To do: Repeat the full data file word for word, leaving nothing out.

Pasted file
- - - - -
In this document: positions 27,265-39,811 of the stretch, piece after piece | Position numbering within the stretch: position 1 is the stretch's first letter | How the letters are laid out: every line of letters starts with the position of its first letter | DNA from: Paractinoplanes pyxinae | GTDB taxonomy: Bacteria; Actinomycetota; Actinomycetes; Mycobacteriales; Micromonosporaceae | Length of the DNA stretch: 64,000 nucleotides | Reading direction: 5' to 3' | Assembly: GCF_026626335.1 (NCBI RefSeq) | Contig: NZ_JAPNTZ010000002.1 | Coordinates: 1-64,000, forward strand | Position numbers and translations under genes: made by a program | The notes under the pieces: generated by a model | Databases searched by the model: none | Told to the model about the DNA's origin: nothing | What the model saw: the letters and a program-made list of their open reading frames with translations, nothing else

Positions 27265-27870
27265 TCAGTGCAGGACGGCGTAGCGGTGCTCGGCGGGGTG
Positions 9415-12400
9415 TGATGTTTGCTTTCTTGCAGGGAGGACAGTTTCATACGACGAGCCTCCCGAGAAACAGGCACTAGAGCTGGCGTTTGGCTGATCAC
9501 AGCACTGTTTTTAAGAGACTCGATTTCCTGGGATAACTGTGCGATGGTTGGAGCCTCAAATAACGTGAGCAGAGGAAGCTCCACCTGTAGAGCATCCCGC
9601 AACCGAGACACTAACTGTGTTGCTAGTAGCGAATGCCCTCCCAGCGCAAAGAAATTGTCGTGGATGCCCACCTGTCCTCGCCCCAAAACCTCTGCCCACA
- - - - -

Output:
In this document: positions 27,265-39,811 of the stretch, piece after piece | Position numbering within the stretch: position 1 is the stretch's first letter | How the letters are laid out: every line of letters starts with the position of its first letter | DNA from: Paractinoplanes pyxinae | GTDB taxonomy: Bacteria; Actinomycetota; Actinomycetes; Mycobacteriales; Micromonosporaceae | Length of the DNA stretch: 64,000 nucleotides | Reading direction: 5' to 3' | Assembly: GCF_026626335.1 (NCBI RefSeq) | Contig: NZ_JAPNTZ010000002.1 | Coordinates: 1-64,000, forward strand | Position numbers and translations under genes: made by a program | The notes under the pieces: generated by a model | Databases searched by the model: none | Told to the model about the DNA's origin: nothing | What the model saw: the letters and a program-made list of their open reading frames with translations, nothing else

Positions 27265-27870
27265 TCAGTGCAGGACGGCGTAGCGGTGCTCGGCGGGGTG
Positions 9415-12400
9415 TGATGTTTGCTTTCTTGCAGGGAGGACAGTTTCATACGACGAGCCTCCCGAGAAACAGGCACTAGAGCTGGCGTTTGGCTGATCAC
9501 AGCACTGTTTTTAAGAGACTCGATTTCCTGGGATAACTGTGCGATGGTTGGAGCCTCAAATAACGTGAGCAGAGGAAGCTCCACCTGTAGAGCATCCCGC
9601 AACCGAGACACTAACTGTGTTGCTAGTAGCGAATGCCCTCCCAGCGCAAAGAAATTGTCGTGGATGCCCACCTGTCCTCGCCCCAAAACCTCTGCCCACA